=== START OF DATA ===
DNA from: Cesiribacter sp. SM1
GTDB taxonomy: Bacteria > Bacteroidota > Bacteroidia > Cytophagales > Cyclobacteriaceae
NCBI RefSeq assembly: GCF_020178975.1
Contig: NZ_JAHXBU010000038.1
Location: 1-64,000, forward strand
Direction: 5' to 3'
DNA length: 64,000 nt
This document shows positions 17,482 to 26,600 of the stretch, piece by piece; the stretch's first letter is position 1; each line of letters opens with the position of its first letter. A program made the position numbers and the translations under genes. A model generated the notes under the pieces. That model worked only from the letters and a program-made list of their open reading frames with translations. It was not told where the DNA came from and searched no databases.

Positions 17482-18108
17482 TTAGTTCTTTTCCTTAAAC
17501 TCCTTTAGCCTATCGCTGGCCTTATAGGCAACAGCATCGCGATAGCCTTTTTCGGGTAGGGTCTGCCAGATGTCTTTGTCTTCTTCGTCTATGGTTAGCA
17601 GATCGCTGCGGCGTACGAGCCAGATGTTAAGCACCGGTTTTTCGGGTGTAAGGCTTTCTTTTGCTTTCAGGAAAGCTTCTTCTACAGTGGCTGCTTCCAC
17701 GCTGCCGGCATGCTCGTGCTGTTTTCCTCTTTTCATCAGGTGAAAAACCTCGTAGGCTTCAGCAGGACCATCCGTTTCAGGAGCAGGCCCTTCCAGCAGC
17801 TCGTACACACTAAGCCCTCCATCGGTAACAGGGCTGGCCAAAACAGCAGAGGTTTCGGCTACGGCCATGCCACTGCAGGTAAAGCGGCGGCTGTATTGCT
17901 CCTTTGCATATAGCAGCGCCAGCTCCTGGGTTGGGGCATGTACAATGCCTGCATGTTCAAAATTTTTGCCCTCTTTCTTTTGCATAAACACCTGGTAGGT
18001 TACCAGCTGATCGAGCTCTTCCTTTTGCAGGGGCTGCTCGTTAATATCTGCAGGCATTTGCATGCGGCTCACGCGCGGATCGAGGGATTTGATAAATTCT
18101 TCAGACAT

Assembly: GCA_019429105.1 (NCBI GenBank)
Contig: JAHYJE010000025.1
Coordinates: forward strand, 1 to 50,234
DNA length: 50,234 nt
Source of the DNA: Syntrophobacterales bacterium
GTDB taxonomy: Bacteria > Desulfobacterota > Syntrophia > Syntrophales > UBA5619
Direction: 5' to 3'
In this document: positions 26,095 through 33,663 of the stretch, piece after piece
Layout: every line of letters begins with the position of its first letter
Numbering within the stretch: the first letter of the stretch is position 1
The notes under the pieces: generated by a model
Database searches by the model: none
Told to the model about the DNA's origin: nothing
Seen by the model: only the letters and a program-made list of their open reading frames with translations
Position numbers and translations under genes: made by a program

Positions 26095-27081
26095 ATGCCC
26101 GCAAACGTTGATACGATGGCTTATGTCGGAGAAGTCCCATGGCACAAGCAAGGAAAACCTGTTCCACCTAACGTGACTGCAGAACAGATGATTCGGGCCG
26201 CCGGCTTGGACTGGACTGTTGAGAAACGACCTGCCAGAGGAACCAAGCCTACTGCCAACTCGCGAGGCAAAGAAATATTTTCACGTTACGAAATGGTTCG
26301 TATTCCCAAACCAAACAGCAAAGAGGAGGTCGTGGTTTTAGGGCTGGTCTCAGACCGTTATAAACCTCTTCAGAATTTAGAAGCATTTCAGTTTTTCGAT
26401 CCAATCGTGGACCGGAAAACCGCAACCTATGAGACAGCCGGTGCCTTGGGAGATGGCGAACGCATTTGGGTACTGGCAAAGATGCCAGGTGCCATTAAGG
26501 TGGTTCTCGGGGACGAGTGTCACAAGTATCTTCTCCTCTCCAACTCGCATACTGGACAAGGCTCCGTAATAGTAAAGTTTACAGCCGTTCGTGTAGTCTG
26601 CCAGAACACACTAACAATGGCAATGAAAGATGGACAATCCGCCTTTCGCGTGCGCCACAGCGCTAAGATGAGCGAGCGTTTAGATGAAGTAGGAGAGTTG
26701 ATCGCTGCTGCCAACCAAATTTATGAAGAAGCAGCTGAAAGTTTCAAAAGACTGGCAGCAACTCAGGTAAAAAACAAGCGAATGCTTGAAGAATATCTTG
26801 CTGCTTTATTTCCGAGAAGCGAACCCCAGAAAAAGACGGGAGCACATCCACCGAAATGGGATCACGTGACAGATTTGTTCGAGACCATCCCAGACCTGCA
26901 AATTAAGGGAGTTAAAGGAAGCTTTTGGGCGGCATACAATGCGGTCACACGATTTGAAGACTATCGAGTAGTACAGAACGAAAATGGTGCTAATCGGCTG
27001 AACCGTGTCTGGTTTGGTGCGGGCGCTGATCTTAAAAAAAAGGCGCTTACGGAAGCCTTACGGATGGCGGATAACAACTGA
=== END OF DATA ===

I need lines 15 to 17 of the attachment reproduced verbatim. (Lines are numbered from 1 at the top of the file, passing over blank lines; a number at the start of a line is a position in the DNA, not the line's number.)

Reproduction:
17901 CCTTTGCATATAGCAGCGCCAGCTCCTGGGTTGGGGCATGTACAATGCCTGCATGTTCAAAATTTTTGCCCTCTTTCTTTTGCATAAACACCTGGTAGGT
18001 TACCAGCTGATCGAGCTCTTCCTTTTGCAGGGGCTGCTCGTTAATATCTGCAGGCATTTGCATGCGGCTCACGCGCGGATCGAGGGATTTGATAAATTCT
18101 TCAGACAT